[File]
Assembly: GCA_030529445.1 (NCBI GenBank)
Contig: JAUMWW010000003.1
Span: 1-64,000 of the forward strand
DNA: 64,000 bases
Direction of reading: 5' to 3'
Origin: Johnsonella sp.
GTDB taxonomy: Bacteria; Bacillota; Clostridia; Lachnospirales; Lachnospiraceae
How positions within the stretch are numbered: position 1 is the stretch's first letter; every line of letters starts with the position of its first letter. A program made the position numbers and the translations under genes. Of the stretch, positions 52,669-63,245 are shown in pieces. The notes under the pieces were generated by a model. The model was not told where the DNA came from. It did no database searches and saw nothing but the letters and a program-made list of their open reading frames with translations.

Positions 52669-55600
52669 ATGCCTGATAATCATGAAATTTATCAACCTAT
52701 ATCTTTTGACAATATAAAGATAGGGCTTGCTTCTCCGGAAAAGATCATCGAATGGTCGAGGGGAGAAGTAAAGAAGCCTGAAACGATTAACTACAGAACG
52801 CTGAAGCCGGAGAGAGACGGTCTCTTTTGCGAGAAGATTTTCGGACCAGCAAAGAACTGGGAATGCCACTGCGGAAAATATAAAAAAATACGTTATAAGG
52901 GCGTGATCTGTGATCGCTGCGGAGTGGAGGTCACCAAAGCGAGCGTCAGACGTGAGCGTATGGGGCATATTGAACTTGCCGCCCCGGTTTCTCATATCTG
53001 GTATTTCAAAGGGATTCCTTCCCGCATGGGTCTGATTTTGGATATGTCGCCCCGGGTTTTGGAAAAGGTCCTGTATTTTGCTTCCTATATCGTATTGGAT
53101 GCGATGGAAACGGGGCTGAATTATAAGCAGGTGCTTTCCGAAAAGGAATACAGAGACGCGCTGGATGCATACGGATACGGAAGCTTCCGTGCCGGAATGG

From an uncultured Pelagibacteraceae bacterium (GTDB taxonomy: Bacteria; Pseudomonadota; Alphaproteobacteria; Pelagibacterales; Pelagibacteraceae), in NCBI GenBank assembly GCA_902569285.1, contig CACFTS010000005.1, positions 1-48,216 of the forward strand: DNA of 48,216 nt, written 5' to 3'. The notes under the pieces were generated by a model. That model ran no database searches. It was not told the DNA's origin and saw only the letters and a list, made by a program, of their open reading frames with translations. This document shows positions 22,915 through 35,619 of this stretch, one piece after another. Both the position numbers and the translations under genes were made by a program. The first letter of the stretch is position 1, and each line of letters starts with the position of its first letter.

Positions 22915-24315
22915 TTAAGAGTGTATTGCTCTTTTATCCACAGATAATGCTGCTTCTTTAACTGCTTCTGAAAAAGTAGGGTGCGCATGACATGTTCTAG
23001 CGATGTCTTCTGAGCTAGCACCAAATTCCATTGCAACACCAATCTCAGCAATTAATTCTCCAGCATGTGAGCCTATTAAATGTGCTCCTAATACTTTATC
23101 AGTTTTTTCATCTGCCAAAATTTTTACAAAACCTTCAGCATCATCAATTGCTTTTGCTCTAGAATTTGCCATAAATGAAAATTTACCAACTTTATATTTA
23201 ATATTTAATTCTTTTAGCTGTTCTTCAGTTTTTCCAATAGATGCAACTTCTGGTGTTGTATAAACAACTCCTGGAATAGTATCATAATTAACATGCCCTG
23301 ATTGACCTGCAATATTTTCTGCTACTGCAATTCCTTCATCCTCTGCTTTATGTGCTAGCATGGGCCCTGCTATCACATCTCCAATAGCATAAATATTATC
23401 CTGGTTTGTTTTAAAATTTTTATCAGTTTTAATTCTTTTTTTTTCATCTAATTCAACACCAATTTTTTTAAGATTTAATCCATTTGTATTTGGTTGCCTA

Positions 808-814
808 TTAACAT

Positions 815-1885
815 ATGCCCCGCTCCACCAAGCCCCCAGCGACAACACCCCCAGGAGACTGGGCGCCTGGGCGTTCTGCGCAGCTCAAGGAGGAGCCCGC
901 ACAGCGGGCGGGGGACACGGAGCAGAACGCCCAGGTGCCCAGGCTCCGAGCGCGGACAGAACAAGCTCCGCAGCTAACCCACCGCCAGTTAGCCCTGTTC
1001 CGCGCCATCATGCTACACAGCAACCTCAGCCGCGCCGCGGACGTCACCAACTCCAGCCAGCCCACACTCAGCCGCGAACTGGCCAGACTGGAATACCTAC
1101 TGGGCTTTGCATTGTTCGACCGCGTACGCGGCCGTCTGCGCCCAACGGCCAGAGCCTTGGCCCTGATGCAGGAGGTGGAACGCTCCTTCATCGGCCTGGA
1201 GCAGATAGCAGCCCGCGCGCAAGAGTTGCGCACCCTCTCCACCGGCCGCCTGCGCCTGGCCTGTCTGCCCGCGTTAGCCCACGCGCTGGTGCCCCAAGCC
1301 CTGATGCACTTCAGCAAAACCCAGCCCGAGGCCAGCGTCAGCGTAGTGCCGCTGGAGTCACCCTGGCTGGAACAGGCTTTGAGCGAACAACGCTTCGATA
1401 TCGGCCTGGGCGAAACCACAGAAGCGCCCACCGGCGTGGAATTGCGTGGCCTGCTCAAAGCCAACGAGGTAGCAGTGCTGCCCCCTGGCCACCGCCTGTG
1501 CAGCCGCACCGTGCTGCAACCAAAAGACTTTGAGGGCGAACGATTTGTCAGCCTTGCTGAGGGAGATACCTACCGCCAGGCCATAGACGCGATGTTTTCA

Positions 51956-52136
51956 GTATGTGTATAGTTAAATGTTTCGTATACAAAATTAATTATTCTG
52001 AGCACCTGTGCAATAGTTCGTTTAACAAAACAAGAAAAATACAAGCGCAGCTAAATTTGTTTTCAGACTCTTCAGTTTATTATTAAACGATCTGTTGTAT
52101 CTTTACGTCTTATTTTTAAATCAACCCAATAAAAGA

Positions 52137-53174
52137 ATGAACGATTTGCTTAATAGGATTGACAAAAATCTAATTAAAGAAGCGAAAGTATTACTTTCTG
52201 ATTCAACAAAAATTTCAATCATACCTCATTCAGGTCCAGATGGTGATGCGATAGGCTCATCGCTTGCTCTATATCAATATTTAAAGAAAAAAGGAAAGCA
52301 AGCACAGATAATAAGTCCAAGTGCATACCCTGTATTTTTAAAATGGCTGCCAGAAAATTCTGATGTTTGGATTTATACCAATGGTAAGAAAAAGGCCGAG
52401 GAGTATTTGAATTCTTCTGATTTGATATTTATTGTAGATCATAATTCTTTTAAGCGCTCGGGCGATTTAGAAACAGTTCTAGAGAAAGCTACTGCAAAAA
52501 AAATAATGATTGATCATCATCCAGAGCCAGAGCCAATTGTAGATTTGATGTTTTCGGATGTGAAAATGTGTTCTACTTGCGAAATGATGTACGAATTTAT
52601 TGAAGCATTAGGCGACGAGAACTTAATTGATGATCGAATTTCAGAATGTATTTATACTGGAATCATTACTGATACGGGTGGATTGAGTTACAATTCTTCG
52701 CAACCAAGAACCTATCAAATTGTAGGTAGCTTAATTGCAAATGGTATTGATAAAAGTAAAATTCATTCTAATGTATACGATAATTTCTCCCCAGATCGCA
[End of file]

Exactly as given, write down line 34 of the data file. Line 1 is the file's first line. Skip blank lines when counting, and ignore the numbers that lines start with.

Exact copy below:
1501 CAGCCGCACCGTGCTGCAACCAAAAGACTTTGAGGGCGAACGATTTGTCAGCCTTGCTGAGGGAGATACCTACCGCCAGGCCATAGACGCGATGTTTTCA